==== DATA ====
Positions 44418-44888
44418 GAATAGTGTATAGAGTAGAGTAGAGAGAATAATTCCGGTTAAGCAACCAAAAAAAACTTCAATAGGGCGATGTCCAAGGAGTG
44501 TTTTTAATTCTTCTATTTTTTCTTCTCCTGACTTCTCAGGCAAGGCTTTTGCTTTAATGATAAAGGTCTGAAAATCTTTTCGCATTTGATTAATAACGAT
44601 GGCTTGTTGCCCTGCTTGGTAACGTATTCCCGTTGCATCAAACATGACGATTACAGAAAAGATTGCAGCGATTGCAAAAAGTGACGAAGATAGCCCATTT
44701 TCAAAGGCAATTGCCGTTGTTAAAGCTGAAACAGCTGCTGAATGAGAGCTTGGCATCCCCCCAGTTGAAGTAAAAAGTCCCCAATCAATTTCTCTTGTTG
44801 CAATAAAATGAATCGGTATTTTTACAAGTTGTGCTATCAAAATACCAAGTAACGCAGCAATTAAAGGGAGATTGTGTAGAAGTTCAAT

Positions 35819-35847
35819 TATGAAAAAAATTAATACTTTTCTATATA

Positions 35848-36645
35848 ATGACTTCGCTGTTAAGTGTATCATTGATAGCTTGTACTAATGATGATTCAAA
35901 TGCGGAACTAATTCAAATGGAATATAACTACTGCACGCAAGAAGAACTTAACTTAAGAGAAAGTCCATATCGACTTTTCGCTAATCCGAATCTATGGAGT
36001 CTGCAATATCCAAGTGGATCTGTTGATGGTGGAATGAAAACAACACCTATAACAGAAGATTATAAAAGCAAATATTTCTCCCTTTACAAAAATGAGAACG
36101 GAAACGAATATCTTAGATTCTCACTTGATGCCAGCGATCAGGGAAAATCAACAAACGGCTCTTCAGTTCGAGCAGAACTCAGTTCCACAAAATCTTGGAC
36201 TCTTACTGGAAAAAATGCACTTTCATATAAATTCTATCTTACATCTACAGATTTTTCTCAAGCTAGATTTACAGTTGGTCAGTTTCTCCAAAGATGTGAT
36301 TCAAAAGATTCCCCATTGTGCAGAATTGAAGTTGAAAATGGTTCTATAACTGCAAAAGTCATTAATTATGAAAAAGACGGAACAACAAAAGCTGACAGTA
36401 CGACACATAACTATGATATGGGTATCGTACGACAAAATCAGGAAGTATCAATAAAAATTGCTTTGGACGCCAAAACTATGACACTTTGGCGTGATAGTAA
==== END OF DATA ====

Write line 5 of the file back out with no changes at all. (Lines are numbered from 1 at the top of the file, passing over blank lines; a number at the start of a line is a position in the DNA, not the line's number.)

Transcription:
44701 TCAAAGGCAATTGCCGTTGTTAAAGCTGAAACAGCTGCTGAATGAGAGCTTGGCATCCCCCCAGTTGAAGTAAAAAGTCCCCAATCAATTTCTCTTGTTG